Calista Cleary shakes hands with Lenape Nation of PA member Shelley DePaul over the treaty she has just signed

Haverford College Welcomes Lenape Treaty Signing to Campus

As part of the sixth Rising Nation River Journey, the Lenape Nation of Pennsylvania made a stop at Haverford to host a treaty-signing ceremony and share their culture.

Every four years since 2002, the Lenape Nation of Pennsylvania (LNPA) has undertaken the Rising Nation River Journey, a three-week canoe journey in which members carry a Treaty of Renewed Friendship down the Lenape Sipu (or Delaware River) and stop for signings on the way. The treaty acknowledges the Lenape as the original inhabitants of the region (Southeastern Pennsylvania, New Jersey, and parts of New York and Delaware) and as the Indigenous stewards of its land. It also commits signatories to supporting Lenape people in different ways, including by hosting cultural or educational programs, assisting in Lenape language revival projects, and partnering as environmental caretakers of the land. 

This year, for the first time, one of the Journey’s 14 treaty signings was hosted at Haverford. On Aug. 16—the 18th day for the paddlers—staff, faculty, students, neighbors, and people from other local nonprofits all welcomed members of the LNPA to campus, where many signed the Treaty. The afternoon’s event began with a smudging—burning cedar and sage in a clamshell bowl—and was followed by an offering, drumming, and a song that, according to Chief of Education and Language Shelley DePaul,  “honor[s] our ancestors, the ancestors of this land, and to honor anyone who has passed.” 

The treaty-signing was preceded by a ceremony to pass the wampum, a belt of sacred beads made from shells from local waters, to seal the bond of trust. DePaul and her son Adam Waterbear DePaul passed the wampum to Haverford College, which will act as its custodian until the next river journey in four years time. The College, in turn, selected rising seniors Alex Rodriguez-Gomez and Lily Sweeney to accept the wampum at the event on its behalf. Rodreiguez-Gomez and Sweeney spent the summer collaborating with the LNPA on a forthcoming Lutnick Library exhibit and digital companion about contemporary art and artists of the Nation with support from the Library and the Center for Peace and Global Citizenship. (That exhibit, which will open in January, revives and enhances a previous exhibit co-created by Penn and Temple.)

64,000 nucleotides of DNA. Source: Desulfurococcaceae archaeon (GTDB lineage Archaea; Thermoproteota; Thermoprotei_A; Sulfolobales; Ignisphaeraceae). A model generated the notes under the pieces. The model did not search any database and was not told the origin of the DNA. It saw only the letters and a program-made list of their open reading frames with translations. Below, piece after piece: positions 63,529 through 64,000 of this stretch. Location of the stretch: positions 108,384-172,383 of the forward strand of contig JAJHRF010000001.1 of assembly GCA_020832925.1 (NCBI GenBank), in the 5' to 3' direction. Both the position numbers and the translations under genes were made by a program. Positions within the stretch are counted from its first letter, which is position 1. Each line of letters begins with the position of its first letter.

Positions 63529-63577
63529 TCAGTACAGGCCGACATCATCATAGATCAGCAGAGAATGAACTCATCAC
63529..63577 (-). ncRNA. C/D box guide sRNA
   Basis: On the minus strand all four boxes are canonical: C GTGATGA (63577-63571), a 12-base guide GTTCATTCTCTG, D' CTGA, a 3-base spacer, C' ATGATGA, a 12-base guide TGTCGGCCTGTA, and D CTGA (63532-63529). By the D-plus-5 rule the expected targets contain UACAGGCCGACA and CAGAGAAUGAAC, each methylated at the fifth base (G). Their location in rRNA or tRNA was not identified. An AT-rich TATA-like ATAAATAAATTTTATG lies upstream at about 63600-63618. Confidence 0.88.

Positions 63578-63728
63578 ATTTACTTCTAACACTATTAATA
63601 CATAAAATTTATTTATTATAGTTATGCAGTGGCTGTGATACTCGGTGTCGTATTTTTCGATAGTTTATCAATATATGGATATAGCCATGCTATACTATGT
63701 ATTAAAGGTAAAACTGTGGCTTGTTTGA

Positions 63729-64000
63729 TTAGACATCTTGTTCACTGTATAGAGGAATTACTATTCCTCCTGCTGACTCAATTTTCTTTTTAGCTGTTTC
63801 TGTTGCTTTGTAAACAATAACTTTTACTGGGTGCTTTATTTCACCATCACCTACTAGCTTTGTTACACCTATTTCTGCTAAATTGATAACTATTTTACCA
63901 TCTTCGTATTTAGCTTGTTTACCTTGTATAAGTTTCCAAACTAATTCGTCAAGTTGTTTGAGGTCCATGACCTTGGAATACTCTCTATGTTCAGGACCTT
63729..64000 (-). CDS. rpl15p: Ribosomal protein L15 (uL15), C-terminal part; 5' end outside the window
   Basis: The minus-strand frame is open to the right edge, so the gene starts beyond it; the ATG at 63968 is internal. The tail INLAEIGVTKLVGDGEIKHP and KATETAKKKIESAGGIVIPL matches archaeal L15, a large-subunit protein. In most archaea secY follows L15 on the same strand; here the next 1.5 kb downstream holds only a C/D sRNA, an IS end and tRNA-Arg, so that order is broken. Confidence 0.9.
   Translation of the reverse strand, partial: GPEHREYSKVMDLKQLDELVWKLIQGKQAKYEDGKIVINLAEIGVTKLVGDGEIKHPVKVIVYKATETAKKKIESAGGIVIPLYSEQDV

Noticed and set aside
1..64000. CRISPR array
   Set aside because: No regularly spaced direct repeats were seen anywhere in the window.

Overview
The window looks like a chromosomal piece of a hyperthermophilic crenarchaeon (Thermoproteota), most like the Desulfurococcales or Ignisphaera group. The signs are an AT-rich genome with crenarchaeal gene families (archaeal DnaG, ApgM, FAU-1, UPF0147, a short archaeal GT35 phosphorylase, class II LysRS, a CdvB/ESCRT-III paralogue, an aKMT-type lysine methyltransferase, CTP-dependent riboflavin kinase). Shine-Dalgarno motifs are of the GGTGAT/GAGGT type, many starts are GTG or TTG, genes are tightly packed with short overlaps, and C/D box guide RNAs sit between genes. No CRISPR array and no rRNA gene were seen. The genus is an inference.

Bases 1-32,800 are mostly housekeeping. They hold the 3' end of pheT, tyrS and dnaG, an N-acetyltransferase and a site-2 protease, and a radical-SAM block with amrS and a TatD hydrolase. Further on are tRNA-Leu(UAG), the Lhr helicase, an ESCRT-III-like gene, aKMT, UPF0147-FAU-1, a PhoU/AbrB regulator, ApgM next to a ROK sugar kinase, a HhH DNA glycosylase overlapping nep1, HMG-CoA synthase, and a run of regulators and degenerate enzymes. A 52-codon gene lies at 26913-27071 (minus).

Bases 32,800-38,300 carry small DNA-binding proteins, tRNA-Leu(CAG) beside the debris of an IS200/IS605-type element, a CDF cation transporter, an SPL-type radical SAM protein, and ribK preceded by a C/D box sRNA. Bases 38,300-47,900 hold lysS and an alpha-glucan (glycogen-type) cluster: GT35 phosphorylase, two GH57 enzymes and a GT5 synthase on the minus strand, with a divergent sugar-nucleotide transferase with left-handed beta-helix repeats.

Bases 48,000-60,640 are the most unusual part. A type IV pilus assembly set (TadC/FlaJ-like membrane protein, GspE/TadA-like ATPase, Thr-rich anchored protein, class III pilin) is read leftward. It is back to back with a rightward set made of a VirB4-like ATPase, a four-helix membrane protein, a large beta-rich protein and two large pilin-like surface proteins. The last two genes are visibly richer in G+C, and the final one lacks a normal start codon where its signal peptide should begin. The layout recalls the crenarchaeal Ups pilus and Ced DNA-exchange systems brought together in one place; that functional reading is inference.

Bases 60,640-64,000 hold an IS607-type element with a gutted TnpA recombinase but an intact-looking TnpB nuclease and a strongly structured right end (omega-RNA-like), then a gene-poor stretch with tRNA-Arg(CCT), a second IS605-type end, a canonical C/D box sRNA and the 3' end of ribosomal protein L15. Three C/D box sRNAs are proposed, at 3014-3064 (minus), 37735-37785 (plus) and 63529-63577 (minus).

The three-weeks of events between Hancock, NY, and West Cape May, NJ, that comprise the Rising Nation River Journey aims to raise awareness for the LNPA and their environmental stewardship of the land, as well as share their culture, traditions, and spiritual beliefs. 

In his remarks at Haverford, Adam Waterbear DePaul, academic liaison and storykeeper of the Nation who worked with the students on the upcoming exhibit, reminded attendees of the diaspora of the Lenape people, many of whom were forcibly removed from their land, noting the LNPA are descendants of those “left behind” who, instead, faced forced assimilation. “We are thankful,” he said, “that due to the suffering and fortitude of our ancestors, we were able to stay here,” in Lenapehoking (or the homelands of the Lenape), when “there are many in our diaspora who have never seen their homeland or the Delaware River.”